On 25 October, SESAME was host to a delegation from the Helmholtz Association of German Research Centres consisting of 43 persons. It was headed by Professor Otmar Wiestler, President of the Association.
The visiting delegation was shown round SESAME’s experimental hall and was able to see at first hand two of the Phase I beamlines that are already in operation, namely the XAFS/XRF (X-ray absorption fine structure/X-ray fluorescence) spectroscopy and IR (infrared) spectromicroscopy beamlines, as well as a further two Phase I beamlines, the MS (materials science) and MX (Macromolecular crystallography) beamlines, that are under construction and are expected to come on stream in two-three years.
During the visit, Otmar Wiestler informed SESAME that five research centres of the Helmholtz Association will be taking part in construction of a soft X-ray beamline for SESAME under the leadership of DESY (Deutsches Elektronen-Synchrotron). This is another of SESAME’s Phase I beamlines. The five research centres - DESY, FZJ (Forschungszentrum Jülich), HZB (Helmholtz-Zentrum Berlin), HZDR (Helmholtz-Zentrum Dresden-Rossendorf), and KIT (Karlsruher Institut für Technologie) - will be constructing a complete undulator beamline with monochromator and refocussing optics and a small chamber to conduct absorption and fluorescence yield experiments. The capital value of this work would be of the order of €3.5 million.
Given that the European Union has very recently informed SESAME that it will be providing €6 million for construction of its tomography beamline, SESAME will have six of its seven Phase I beamlines in operation relatively soon.
Germany has played an exceptionally important role in SESAME since it was its donation of the components of the BESSY I machine that was being decommissioned in Berlin that triggered the start of the SESAME project. The BESSY I microtron, which has been greatly upgraded, and booster synchrotron installed at SESAME provide the first two stages of acceleration – SESAME’s storage ring, constructed under the supervision of, and in collaboration with, CERN, is completely new. Other examples of Germany’s contribution are SESAME’s XAFS/XRF beamline which is based on the donated HZDR beamline, originally installed at the European Synchrotron Radiation Facility in Grenoble, that was adapted to the characteristics of SESAME, and several German scientists who have held high positions at SESAME.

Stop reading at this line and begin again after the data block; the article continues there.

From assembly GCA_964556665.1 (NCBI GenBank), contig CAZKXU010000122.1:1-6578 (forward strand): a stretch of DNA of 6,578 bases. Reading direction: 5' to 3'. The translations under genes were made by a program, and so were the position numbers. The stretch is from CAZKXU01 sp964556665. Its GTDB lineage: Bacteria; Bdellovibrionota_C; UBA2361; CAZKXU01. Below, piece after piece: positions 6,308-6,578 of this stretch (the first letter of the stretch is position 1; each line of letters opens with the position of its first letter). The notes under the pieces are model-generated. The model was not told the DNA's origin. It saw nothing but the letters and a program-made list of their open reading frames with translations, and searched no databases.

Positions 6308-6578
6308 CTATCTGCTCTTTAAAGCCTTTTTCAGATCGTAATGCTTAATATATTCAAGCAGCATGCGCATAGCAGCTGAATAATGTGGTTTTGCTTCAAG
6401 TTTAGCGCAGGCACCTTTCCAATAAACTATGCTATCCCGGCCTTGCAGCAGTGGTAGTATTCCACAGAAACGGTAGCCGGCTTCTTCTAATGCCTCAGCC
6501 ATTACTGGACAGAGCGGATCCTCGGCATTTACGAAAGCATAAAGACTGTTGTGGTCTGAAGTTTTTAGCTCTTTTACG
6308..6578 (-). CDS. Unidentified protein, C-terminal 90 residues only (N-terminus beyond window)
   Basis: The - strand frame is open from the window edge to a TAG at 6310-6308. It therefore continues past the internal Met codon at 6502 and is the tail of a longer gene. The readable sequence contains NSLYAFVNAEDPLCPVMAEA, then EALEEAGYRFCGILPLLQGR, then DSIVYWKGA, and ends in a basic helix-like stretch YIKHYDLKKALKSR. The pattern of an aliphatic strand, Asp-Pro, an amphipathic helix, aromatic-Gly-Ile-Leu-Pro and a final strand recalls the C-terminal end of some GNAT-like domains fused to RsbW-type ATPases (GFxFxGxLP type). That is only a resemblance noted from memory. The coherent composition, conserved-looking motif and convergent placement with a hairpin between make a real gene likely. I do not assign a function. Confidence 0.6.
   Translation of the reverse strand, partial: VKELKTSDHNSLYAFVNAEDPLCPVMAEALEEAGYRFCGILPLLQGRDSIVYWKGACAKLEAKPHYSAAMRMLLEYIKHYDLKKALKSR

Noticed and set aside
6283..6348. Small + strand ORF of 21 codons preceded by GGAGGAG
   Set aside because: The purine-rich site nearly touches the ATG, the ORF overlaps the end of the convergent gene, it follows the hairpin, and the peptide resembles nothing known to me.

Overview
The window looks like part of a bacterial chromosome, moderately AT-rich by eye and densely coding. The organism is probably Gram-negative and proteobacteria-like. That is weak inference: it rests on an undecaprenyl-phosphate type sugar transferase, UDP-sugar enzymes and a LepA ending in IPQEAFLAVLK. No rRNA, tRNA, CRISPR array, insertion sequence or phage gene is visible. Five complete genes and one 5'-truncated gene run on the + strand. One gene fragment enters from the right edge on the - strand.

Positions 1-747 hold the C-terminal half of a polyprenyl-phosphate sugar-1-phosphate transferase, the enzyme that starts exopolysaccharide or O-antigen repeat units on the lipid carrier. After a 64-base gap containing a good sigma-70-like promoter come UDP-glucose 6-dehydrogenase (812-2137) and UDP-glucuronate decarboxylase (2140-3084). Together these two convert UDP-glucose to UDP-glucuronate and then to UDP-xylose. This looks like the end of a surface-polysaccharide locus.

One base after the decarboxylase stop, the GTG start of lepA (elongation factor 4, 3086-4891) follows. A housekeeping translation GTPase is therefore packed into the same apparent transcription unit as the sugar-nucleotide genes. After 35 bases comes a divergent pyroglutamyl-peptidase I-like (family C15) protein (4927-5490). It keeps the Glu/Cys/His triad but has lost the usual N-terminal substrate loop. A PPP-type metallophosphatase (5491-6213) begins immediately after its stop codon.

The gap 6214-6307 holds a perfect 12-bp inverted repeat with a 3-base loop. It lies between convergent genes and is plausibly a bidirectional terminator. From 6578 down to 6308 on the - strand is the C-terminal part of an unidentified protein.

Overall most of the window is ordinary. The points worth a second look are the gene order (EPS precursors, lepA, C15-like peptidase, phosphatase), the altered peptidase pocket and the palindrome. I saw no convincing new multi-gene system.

At the close of the tour Otmar Wiestler congratulated the Director and his staff for what had been accomplished, and for the good spirit prevalent in the laboratory and the motivation of the young staff, which were both impressive. He expressed great satisfaction with the important role Germany is playing in the SESAME laboratory given that it will allow scientists from the region to carry out state-of-the-art research and help develop collaborative projects between scientists with diverse cultural, political and religious backgrounds.